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Monday, April 22, 2013

Marathon Bombing Suspect Charged In Hospital

This photo released Friday, April 19, 2013 by the Federal Bureau of Investigation shows a suspect that officials identified as Dzhokhar Tsarnaev, being sought by police in the Boston Marathon bombings Monday. (FBI)

This photo released Friday, April 19, 2013 by the Federal Bureau of Investigation shows a suspect that officials identified as Dzhokhar Tsarnaev, being sought by police in the Boston Marathon bombings Monday. (FBI)

Surviving Boston Marathon bombing suspect Dzhokhar Tsarnaev has been charged with conspiring to use a weapon of mass destruction against persons and property resulting in death.

The charge carries a possible death sentence.

Tsarnaev, 19, is in serious condition at Beth Israel Deaconess Medical Center in Boston. He made his initial court appearance today from his hospital room.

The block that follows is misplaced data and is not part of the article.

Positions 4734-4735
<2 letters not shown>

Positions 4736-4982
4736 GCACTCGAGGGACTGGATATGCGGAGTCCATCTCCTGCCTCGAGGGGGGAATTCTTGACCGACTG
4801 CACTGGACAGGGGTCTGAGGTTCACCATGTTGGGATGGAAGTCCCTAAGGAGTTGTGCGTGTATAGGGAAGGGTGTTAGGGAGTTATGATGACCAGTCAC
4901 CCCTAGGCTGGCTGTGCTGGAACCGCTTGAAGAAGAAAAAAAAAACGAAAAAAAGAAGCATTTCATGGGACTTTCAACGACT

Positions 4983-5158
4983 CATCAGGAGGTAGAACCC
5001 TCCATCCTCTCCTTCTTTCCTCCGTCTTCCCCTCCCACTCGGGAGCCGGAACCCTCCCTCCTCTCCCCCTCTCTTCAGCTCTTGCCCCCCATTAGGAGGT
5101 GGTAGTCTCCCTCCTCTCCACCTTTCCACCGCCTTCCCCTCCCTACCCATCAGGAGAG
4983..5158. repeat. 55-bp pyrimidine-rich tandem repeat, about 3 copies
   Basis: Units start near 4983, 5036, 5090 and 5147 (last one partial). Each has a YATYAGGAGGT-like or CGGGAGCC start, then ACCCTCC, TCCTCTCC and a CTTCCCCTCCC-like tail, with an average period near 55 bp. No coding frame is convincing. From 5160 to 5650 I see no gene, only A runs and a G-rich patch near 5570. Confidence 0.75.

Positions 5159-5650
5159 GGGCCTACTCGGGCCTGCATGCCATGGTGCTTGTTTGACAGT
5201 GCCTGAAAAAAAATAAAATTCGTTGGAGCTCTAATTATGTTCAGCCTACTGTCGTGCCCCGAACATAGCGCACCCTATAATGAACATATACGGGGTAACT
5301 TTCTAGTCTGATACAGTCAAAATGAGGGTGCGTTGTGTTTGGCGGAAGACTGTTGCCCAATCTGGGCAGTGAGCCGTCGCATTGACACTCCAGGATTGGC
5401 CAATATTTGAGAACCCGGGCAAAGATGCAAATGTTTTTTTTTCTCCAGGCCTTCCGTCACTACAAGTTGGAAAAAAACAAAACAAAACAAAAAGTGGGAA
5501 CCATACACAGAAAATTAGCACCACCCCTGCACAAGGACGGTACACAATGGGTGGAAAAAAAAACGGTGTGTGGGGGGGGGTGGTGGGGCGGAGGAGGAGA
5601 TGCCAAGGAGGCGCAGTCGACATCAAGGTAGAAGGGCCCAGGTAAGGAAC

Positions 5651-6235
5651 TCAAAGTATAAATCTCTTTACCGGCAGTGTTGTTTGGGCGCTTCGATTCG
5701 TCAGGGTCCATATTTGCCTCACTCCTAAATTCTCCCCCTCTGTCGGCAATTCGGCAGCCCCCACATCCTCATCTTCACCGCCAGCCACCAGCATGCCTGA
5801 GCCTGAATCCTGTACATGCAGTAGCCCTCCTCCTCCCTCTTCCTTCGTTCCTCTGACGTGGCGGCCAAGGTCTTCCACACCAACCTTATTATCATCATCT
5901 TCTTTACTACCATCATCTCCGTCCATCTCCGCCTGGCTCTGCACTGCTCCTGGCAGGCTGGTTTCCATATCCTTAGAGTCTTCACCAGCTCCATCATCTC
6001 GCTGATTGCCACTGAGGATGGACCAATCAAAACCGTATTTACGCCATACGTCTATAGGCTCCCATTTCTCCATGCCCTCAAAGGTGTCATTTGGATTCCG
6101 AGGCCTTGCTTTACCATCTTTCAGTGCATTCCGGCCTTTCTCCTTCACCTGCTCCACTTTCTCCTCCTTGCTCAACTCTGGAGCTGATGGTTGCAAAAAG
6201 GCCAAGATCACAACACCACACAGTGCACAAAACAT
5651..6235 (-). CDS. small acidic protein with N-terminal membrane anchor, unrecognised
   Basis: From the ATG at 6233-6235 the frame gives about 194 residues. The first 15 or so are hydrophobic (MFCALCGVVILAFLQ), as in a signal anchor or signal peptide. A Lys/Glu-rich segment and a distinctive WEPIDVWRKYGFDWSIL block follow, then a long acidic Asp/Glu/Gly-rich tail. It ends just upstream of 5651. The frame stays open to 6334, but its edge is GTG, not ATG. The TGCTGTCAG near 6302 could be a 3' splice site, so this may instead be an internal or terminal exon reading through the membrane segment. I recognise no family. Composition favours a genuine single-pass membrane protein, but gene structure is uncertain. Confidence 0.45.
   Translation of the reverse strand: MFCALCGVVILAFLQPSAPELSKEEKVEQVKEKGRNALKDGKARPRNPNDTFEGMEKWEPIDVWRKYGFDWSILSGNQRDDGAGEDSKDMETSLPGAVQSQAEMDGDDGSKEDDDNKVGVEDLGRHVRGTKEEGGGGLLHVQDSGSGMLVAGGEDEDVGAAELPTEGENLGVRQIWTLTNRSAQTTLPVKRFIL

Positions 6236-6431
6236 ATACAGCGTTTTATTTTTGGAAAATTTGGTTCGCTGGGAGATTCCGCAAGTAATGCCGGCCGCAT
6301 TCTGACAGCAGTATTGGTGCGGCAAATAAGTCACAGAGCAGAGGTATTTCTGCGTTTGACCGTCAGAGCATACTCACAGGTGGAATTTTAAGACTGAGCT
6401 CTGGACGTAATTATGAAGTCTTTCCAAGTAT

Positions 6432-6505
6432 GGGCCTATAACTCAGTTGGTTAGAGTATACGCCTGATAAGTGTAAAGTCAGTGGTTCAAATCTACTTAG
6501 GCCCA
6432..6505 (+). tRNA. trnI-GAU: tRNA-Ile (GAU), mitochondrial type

The White House says Dzhokhar Tsarnaev will not be tried as an enemy combatant in a military tribunal. White House spokesman Jay Carney said Tsarnaev will be prosecuted in the federal court system.

Tsarnaev is a naturalized U.S. citizen. Carney says that under U.S. law U.S. citizens cannot be tried in military commissions. Carney says that since Sept. 11, 2001, the federal court system has been used to convict and incarcerate hundreds of terrorists.

Tsarnaev and his older brother and suspected co-conspirator, Tamerlan Tsarnaev, were born in southern Russia.

Evidence is mounting that the older brother, who died in a shootout with the police on Thursday, had turned sharply toward radical Islam over the last five years, causing rifts within his own family.

As the investigations continue, the area continues mourning today, with a funeral for 29-year-old Krystle Campbell in the Boston suburb of Medford; a memorial service at Boston University for Chinese graduate student Lu Lingzi; and a statewide moment of silence at 2:50 p.m., the time the first bomb went off.

The Associated Press contributed reporting to this article.

Guest:

  • Bryan Bender, national security reporter for The Boston Globe.

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